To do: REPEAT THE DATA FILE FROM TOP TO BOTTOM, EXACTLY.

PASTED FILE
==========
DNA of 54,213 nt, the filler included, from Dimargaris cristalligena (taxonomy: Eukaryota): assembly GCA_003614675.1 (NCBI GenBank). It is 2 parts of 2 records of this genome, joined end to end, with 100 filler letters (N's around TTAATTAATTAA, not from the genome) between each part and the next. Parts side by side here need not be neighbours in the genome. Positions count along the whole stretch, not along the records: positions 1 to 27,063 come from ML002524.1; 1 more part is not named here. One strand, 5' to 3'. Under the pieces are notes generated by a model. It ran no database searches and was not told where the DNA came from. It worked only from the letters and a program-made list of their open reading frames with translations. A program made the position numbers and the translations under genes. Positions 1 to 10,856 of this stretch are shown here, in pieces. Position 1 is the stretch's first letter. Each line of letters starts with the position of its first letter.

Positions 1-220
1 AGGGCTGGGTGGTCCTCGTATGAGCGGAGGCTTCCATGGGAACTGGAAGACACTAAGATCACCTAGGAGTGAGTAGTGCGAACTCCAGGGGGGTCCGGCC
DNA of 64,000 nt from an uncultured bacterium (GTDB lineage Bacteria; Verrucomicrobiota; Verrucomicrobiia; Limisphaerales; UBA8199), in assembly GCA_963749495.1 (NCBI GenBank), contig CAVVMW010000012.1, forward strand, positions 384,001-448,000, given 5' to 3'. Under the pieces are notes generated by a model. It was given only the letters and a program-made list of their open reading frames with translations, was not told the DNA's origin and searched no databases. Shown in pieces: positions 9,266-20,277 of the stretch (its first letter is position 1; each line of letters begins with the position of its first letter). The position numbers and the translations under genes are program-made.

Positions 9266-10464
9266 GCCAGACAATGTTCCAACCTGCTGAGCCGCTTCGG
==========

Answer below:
DNA of 54,213 nt, the filler included, from Dimargaris cristalligena (taxonomy: Eukaryota): assembly GCA_003614675.1 (NCBI GenBank). It is 2 parts of 2 records of this genome, joined end to end, with 100 filler letters (N's around TTAATTAATTAA, not from the genome) between each part and the next. Parts side by side here need not be neighbours in the genome. Positions count along the whole stretch, not along the records: positions 1 to 27,063 come from ML002524.1; 1 more part is not named here. One strand, 5' to 3'. Under the pieces are notes generated by a model. It ran no database searches and was not told where the DNA came from. It worked only from the letters and a program-made list of their open reading frames with translations. A program made the position numbers and the translations under genes. Positions 1 to 10,856 of this stretch are shown here, in pieces. Position 1 is the stretch's first letter. Each line of letters starts with the position of its first letter.

Positions 1-220
1 AGGGCTGGGTGGTCCTCGTATGAGCGGAGGCTTCCATGGGAACTGGAAGACACTAAGATCACCTAGGAGTGAGTAGTGCGAACTCCAGGGGGGTCCGGCC
DNA of 64,000 nt from an uncultured bacterium (GTDB lineage Bacteria; Verrucomicrobiota; Verrucomicrobiia; Limisphaerales; UBA8199), in assembly GCA_963749495.1 (NCBI GenBank), contig CAVVMW010000012.1, forward strand, positions 384,001-448,000, given 5' to 3'. Under the pieces are notes generated by a model. It was given only the letters and a program-made list of their open reading frames with translations, was not told the DNA's origin and searched no databases. Shown in pieces: positions 9,266-20,277 of the stretch (its first letter is position 1; each line of letters begins with the position of its first letter). The position numbers and the translations under genes are program-made.

Positions 9266-10464
9266 GCCAGACAATGTTCCAACCTGCTGAGCCGCTTCGG